In 2008, a joint report by Human Rights Watch and the American Civil Liberties Union reported that over 200,000 schoolchildren were spanked or paddled in American schools. According to data from the Office of Civil Rights at the U.S. Department of Education, corporal punishment is legal in 21 states and is employed most frequently in Missouri, Kentucky, Texas, Oklahoma, Arkansas, Louisiana, Mississippi, Alabama, Georgia, South Carolina, North Carolina, Tennessee and Florida.

The highest percentage of students receiving corporal punishment was in Mississippi, with 7.5 percent of students. Texas had the highest number, with 48,197 students hit at school.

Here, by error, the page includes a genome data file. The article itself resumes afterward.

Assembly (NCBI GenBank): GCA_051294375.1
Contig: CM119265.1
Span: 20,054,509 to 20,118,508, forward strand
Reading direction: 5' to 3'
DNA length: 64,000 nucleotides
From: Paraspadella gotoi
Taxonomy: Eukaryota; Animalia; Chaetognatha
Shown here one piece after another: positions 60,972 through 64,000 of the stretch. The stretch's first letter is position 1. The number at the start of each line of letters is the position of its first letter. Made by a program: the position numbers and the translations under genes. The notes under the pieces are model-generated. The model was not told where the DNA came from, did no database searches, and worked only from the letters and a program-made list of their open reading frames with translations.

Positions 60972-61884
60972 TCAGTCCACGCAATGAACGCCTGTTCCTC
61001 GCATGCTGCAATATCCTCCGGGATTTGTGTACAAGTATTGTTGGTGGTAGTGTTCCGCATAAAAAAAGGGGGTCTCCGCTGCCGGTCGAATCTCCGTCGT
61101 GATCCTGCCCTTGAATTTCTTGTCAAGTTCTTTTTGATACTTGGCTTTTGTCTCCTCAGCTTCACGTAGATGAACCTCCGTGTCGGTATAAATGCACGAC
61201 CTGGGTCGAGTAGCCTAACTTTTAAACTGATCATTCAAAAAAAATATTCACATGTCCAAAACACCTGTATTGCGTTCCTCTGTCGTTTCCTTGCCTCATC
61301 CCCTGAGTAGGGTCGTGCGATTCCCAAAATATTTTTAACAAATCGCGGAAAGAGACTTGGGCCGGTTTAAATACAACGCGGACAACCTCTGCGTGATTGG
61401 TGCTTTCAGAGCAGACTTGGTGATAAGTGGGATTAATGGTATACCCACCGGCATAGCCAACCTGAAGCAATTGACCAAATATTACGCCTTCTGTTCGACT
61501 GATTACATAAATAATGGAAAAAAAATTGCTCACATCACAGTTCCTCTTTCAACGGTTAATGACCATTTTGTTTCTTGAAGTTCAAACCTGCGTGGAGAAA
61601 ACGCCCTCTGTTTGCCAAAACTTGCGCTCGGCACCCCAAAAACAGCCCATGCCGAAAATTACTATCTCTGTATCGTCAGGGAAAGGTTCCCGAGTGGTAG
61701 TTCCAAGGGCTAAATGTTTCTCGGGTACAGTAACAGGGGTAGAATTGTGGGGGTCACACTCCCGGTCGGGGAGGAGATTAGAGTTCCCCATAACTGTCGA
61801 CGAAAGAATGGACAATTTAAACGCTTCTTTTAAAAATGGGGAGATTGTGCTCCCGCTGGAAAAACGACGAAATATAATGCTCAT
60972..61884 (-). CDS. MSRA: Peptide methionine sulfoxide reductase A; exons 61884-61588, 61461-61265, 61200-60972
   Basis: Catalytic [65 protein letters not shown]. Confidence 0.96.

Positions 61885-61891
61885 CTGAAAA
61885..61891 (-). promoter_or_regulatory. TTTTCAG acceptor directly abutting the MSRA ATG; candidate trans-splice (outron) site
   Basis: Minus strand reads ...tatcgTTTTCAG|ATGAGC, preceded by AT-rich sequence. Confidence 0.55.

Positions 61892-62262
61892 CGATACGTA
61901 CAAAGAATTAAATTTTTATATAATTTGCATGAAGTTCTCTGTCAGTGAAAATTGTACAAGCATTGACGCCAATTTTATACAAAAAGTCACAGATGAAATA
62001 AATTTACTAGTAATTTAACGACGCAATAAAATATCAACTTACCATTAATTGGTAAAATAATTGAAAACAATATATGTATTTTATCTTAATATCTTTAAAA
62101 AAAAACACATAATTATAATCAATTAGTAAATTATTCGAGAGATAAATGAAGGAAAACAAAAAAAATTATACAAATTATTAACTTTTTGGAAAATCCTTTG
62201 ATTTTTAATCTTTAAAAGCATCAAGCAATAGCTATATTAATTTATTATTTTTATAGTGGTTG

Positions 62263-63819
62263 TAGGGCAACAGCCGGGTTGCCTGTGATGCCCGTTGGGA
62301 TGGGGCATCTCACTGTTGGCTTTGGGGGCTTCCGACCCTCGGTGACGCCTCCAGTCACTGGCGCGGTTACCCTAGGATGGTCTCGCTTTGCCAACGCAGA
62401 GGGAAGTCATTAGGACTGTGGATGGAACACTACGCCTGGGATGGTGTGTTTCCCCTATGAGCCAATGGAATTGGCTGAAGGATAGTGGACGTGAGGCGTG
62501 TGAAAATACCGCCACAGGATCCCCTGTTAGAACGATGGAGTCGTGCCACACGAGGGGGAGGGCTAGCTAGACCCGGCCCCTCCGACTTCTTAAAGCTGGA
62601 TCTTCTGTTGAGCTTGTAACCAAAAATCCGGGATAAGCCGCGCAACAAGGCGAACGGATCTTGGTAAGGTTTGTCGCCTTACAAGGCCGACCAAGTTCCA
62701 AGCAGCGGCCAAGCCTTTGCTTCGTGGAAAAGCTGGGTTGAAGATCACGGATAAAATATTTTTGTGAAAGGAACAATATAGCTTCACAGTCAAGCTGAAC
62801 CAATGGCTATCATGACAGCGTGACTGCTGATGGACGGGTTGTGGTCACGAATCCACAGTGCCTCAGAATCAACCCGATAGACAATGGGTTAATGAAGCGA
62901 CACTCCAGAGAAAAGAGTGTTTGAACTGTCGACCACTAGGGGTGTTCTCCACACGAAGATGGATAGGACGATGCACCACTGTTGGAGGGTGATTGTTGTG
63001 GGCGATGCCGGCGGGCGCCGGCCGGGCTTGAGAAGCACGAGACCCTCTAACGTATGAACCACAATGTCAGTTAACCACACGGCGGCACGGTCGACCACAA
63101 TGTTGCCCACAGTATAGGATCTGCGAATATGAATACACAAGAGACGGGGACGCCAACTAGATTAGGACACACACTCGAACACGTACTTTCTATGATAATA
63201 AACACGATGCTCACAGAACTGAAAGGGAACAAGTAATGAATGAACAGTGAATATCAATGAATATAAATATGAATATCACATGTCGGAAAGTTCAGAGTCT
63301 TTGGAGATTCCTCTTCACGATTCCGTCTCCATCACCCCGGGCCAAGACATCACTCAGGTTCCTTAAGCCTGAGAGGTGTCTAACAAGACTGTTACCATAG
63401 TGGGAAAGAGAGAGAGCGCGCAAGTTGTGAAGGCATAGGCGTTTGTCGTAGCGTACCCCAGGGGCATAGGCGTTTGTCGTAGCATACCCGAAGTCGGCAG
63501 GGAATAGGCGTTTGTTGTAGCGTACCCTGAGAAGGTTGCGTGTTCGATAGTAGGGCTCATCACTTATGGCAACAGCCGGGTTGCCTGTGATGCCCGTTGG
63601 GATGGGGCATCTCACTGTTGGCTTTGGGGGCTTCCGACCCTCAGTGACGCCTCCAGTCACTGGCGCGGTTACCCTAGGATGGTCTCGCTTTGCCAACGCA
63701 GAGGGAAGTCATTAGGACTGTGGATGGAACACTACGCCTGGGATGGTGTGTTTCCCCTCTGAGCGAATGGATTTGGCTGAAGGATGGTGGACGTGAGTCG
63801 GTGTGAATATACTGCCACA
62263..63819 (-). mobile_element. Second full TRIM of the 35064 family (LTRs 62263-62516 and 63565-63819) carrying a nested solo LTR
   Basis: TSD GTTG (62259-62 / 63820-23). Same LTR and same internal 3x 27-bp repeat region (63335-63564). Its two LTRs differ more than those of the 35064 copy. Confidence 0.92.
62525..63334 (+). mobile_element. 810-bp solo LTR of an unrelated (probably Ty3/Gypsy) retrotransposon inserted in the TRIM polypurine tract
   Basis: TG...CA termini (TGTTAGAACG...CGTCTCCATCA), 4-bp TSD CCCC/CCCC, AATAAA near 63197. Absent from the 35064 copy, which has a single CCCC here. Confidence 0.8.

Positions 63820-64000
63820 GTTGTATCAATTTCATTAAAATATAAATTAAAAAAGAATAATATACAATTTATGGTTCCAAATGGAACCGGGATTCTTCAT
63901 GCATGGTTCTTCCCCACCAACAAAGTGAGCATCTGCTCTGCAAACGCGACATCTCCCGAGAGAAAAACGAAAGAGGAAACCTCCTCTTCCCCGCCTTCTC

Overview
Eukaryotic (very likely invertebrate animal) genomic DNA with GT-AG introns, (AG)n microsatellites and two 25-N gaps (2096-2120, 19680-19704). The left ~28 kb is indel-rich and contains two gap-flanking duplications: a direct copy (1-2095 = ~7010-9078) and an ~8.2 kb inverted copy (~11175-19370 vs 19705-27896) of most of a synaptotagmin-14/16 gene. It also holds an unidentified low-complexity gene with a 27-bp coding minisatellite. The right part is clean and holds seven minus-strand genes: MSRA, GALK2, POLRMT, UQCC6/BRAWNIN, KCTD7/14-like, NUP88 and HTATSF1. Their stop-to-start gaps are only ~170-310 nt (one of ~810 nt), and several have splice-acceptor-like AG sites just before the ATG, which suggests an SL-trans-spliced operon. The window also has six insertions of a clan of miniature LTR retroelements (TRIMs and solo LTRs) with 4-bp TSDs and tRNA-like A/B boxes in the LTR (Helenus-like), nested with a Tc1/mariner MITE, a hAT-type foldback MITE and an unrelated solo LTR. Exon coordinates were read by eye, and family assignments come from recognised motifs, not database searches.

Data from the federal Department of Education and several scholarly longitudinal studies have also demonstrated that black elementary and secondary students endure physical punishment along with school suspensions and expulsions at dramatically disproportionate rates. During the 2006-07 school year, for instance, black students made up 17.1 percent of the nationwide student population but nearly 36 percent of those paddled in schools.

Black girls were paddled at twice the rate of their white counterparts in the 13 states using corporal punishment most frequently. And although boys are punished more often than girls, the report found that African-American students in general are 1.4 times more likely to receive corporal punishment.

These statistics paint this portrait even as society increasingly recognizes that physical discipline of children leads to children themselves becoming self abusive, cognitively stunted, and abusive of others.